Laura Beth Cowley


Commenced: PhD October 2017

Research Topic: Printing Articulated Figures: Constructing flexible and extendable artificial figures using mixed filament 3D printing for use in stop-frame animation

Supervisory Team: Director of studies David Huson, Rachel Mills

Laura-Beth is a PhD candidate within the 3D3 programme researching flexible and extendable puppet building processes using mixed pliable and rigid filament printing. She is using 3D printing to create figures for stop-motion animation. She will investigate the potential for different materials and how they could be used within the construction of poseable objects and characters for the animation and physical special effects industry. The use of mixed filament printing is, in essence, the ability to take two or more types of printable material such as rigid and flexible rubberised materials and encase one inside the other. Stop-frame animation is the technique of animation in which a physical figure is moved in small increments to give the appearance of life and movement.

She will use action research following iterative cycles to trial and test different filaments to seek out their variable qualities such as appearance, strength, flexibility, surface finish/texture and use against one another, to help establish knowledge for use within the development of elements of a puppet’s construction. She will also examine the cultural and industrial implications of developing a 3D printing pipeline for the stop-frame process. As well as the aesthetic choices and options available with 3D printing for puppets regarding design, materiality and tactility. By embracing 3D printing as a tool she will look at how these elements affect both craftsmanship and authorship for animators, model-makers, directors or film-makers. She will use a mix of empirical action research, interviews and case studies to look at practitioners who have to utilise traditional and digital model-making techniques, their use of 3D printing and the styles and techniques that lead to its use originally. A large proportion of the study will be based around practical work, with an emphasis placed on developing an idea, designing, modelling, printing, testing, refining and reviewing the potential for future use.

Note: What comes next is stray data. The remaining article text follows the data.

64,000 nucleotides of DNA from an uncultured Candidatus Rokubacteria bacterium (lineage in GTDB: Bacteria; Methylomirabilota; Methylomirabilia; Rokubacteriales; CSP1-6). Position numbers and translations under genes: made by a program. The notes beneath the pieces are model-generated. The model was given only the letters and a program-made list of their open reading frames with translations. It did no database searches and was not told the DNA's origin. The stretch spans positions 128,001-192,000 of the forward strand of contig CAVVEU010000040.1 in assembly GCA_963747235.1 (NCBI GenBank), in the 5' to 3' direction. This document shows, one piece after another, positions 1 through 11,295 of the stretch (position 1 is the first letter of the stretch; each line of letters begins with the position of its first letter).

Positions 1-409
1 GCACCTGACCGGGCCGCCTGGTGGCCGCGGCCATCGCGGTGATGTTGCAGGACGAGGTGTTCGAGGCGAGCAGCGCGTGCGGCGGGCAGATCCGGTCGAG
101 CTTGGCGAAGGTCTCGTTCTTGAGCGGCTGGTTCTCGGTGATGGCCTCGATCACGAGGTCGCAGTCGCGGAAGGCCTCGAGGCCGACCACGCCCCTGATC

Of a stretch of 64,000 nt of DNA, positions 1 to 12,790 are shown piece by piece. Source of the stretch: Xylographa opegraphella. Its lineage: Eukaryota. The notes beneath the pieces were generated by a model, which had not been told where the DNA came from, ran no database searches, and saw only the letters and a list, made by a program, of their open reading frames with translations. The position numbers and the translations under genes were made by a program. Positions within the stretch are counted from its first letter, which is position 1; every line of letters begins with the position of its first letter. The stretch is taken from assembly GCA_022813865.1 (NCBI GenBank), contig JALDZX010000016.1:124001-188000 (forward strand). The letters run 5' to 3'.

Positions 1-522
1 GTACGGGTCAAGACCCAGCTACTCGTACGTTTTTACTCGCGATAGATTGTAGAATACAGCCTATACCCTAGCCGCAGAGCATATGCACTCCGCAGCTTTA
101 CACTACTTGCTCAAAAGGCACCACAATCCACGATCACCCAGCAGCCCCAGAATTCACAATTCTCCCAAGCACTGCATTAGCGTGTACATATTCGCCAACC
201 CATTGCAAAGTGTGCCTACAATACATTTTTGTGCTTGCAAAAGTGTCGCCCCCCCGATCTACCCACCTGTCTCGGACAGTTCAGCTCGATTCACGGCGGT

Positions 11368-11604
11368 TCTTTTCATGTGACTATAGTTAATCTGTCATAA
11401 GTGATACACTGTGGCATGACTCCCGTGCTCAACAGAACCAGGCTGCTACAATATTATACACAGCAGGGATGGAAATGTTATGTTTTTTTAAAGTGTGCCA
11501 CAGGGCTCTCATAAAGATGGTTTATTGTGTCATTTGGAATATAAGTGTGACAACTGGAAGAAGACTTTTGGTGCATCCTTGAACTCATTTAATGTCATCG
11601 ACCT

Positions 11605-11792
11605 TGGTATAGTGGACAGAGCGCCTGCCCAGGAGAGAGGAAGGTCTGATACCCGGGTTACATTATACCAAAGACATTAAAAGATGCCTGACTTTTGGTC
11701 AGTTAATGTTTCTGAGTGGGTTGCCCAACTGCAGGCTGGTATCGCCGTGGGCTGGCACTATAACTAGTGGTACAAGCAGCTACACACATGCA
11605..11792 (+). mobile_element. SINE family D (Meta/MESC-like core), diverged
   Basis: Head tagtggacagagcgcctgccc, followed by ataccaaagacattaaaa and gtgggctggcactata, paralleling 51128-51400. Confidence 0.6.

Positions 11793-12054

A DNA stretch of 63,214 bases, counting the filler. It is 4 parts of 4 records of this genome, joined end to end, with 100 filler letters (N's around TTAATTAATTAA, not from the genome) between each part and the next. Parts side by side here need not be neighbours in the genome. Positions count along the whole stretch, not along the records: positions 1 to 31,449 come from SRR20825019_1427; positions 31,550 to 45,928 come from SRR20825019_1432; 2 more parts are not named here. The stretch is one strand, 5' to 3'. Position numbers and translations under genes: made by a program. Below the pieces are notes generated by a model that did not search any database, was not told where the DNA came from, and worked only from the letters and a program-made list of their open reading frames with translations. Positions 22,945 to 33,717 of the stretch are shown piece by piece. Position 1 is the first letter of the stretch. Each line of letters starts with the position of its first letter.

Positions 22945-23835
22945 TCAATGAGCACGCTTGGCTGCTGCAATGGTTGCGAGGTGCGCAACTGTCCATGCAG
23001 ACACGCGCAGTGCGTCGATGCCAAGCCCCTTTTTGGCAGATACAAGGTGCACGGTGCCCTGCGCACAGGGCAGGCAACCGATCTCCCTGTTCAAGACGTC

Conferences & Publications 

Cowley, L. (2018) ‘The Changing face of replacement animation: How looking to the past can revolutionise the future of Stop-Motion Animation’. Society of Animation Studies Annual Conference. Concordia University, 18-22 June. Montreal, Canada.

Cowley, L. (2019) ‘“Show me what you’ve got”: The ‘making of video’ a multi-sensory and multi-purpose research method’. The Essay Film Form and Animation: Intersectionality in Motion. Derek Jarman Lab, 12-13 June. CAPA, London.

Cowley, L. (2019). ‘The Essay Film Form and Animation: Intersectionality in Motion Report’, AnimationStudies 2.0.

 

 

 

Laura’s PhD is supported by the AHRC.

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